What kinds of things did voters ask us? The common questions included: address corrections, how to affiliate with a party, and how much postage a ballot requires.

Voters didn't have to do anything special to get us. Voters dialed the usual election number, and we just switched it over to our people automatically. Our staff could tell how many people were calling, and which line they were coming in on. We kept careful track of statistics.

Having one of the more efficient contact centers around, I'm pleased to report that we are able to provide the service at a very competitive price. Each call costs the election office 87¢ to answer. The library can do it for 50¢. By tracking such things as "dropped calls" (calls that didn't get answered because they overwhelmed the available lines) we can also maintain much better than industry-standard rates for responsiveness.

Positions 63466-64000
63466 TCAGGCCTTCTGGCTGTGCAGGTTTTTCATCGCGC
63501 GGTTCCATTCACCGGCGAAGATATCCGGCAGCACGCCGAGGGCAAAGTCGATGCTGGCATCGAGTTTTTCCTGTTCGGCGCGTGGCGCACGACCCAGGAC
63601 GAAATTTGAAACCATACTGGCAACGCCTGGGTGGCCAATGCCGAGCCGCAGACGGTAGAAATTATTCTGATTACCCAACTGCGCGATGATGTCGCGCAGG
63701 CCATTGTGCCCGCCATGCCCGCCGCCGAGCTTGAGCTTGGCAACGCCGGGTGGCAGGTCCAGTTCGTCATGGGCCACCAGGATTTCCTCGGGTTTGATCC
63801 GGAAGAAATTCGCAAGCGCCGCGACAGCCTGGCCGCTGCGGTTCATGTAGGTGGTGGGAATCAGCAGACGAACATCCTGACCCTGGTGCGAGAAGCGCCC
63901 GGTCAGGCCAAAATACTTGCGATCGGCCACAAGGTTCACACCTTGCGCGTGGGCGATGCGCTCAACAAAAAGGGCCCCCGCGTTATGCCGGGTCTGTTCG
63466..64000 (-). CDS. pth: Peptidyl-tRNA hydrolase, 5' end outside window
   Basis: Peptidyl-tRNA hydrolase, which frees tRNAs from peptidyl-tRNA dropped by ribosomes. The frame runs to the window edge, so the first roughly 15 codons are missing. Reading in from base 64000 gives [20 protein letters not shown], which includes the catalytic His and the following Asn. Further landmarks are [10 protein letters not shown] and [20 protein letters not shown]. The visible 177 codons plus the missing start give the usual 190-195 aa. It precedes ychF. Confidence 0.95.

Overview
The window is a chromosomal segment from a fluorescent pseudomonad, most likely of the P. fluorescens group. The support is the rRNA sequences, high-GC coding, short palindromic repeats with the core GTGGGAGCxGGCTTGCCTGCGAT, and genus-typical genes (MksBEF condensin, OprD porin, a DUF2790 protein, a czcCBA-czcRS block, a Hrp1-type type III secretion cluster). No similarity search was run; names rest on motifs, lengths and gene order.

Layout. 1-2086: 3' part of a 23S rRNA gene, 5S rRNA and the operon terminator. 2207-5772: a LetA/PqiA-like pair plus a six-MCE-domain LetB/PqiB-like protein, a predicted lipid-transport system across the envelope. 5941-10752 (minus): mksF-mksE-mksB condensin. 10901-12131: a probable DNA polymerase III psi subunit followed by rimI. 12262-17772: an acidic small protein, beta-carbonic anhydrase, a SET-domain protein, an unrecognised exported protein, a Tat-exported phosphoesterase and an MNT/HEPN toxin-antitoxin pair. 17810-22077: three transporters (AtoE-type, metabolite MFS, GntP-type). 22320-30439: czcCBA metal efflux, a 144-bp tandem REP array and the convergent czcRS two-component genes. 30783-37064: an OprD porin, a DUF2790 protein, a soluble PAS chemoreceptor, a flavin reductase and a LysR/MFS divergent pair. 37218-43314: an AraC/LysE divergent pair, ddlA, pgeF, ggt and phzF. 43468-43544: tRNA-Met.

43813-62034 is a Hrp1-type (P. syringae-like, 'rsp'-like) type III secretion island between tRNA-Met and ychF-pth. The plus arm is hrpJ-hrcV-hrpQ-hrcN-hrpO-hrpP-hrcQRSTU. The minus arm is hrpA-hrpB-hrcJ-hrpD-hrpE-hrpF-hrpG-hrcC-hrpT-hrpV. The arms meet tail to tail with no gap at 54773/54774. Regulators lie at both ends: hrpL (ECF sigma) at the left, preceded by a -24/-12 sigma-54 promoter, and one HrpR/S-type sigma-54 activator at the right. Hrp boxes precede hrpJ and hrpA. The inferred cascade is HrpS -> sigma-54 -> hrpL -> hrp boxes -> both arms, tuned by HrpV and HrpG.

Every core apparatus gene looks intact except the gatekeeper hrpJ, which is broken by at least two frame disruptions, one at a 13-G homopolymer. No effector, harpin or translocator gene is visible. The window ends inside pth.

Like a lot of businesses, the library has tightened up its expenditures. Using existing resources, we were able not only to provide high quality public information, but even to generate a modest amount of new revenue – at a cost that still saved money for the county.

I'd like to acknowledge not only the out-of-the-box thinking of our county elections people (and in particular, County Clerk Jack Arrowsmith), but also our Information Technology and Contact Center staff who made the process so seamless and effective.

I think the public appreciates knowing that independent arms of the government look for ways not only to provide useful service but also to save money together.

LaRue's Views are his own.

Thursday, August 12, 2010

August 12, 2010 - expert thinking

In 2005 Philip Tetlock wrote a book called, "Expert Political Judgment: How Good is it? How can we know?"